Fentanyl is an opioid with high lipid solubility, suitable for intravenous, spinal, transmucosal and transdermal administration. The transdermal fentanyl patch has become widely used in the treatment of both malignant and non-malignant chronic pain. The absorption of fentanyl from the patch is governed by the surface area of the patch, by skin permeability and by local blood flow. The aim of this study is to find out whether absorption of fentanyl in cachectic patients with cancer-related pain is different from that of normal weight cancer patients. We recruited ten normal weight (mean body mass index (BMI) 23 kg/m(2)) and ten cachectic (mean BMI 16 kg/m(2)) cancer pain patients. A transdermal fentanyl patch with a dose approximately equianalgesic to the patients' previous opioid dose was administered to the upper arm of the patient for 3 days. Prior to patch application, the height, weight and BMI of the patient, as well as upper arm skin temperature, local sweating, thickness of skin fold and local blood flow were measured. Plasma fentanyl concentrations were analyzed from blood samples taken at baseline, 4, 24, 48 and 72 h. Plasma fentanyl concentrations adjusted to dose were significantly lower at 48 and 72 h in cachectic patients than normal weight patients. The cachectic patients had a significantly thinner upper arm skin fold, but no differences were found in local blood flow, sweating, or skin temperature. Absorption of transdermal fentanyl is impaired in cachectic patients compared with that of normal weight cancer pain patients. (C) 2009 International Association for the Study of Pain. Published by Elsevier B.V. All rights reserved.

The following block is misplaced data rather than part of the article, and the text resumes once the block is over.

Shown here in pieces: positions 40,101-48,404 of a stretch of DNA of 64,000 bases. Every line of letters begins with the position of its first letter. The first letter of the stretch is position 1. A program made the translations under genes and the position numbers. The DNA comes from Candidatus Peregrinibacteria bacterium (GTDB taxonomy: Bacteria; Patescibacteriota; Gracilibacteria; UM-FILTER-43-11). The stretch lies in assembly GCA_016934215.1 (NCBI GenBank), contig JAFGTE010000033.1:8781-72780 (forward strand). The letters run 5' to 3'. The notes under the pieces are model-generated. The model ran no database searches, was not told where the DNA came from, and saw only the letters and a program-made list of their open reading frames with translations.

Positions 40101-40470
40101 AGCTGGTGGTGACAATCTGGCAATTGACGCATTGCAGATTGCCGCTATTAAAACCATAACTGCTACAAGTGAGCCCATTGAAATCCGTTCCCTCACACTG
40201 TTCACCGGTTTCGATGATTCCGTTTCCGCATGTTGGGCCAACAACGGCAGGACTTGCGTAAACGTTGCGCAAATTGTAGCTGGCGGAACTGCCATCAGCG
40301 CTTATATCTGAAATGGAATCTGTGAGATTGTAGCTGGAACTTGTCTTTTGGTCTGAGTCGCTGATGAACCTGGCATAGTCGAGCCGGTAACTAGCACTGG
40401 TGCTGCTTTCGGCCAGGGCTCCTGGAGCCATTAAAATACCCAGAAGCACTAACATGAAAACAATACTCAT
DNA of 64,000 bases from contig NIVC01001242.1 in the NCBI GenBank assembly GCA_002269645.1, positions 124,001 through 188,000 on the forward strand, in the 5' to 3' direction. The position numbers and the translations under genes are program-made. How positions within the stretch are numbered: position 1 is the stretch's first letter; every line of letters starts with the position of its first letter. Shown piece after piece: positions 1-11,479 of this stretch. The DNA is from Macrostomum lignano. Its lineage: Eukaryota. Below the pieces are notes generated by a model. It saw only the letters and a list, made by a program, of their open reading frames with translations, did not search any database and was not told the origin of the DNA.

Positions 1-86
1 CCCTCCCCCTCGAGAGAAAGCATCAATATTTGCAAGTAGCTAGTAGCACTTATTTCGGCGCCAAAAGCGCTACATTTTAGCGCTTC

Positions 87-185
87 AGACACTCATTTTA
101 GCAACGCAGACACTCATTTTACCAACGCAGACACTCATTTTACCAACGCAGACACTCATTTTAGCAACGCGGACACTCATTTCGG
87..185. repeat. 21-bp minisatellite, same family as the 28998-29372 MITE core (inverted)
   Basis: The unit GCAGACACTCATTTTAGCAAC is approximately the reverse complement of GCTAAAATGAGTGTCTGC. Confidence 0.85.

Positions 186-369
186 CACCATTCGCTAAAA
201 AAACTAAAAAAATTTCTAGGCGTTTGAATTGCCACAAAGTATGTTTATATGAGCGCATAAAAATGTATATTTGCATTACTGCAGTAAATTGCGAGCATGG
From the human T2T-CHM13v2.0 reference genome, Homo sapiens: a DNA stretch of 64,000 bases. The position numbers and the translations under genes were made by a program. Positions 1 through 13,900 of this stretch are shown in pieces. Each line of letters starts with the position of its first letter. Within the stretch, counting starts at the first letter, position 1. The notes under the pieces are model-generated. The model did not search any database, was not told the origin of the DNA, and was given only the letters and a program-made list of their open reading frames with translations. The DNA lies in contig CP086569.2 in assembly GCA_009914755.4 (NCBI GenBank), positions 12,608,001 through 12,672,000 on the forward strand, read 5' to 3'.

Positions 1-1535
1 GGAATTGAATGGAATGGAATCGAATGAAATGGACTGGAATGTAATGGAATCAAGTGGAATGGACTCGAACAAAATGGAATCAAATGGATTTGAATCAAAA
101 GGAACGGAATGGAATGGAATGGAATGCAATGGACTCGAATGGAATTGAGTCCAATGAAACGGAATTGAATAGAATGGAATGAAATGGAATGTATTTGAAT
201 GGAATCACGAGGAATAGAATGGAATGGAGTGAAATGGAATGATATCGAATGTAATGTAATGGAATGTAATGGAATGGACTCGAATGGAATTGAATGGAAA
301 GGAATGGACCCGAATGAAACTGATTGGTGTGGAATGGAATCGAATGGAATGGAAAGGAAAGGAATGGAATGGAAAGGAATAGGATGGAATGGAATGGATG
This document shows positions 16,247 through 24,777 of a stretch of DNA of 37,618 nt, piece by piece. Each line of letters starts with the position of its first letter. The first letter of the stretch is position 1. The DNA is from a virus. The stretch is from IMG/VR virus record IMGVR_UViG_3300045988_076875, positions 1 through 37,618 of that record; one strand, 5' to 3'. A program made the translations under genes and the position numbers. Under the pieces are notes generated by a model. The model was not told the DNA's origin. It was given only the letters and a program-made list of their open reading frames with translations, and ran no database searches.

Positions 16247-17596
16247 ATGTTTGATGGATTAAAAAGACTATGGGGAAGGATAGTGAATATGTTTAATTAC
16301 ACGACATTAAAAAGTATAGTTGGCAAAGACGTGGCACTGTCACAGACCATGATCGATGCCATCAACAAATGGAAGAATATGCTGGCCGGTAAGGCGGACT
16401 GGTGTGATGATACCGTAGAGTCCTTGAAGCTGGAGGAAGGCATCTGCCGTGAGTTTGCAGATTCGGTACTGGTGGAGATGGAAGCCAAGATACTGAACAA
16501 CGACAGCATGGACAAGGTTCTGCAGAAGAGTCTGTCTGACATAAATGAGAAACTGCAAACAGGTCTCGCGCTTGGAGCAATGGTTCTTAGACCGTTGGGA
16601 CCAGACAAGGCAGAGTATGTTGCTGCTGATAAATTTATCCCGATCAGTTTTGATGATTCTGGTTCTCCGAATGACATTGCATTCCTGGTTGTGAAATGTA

Fields of Science
- 319 Forensic science and other medical sciences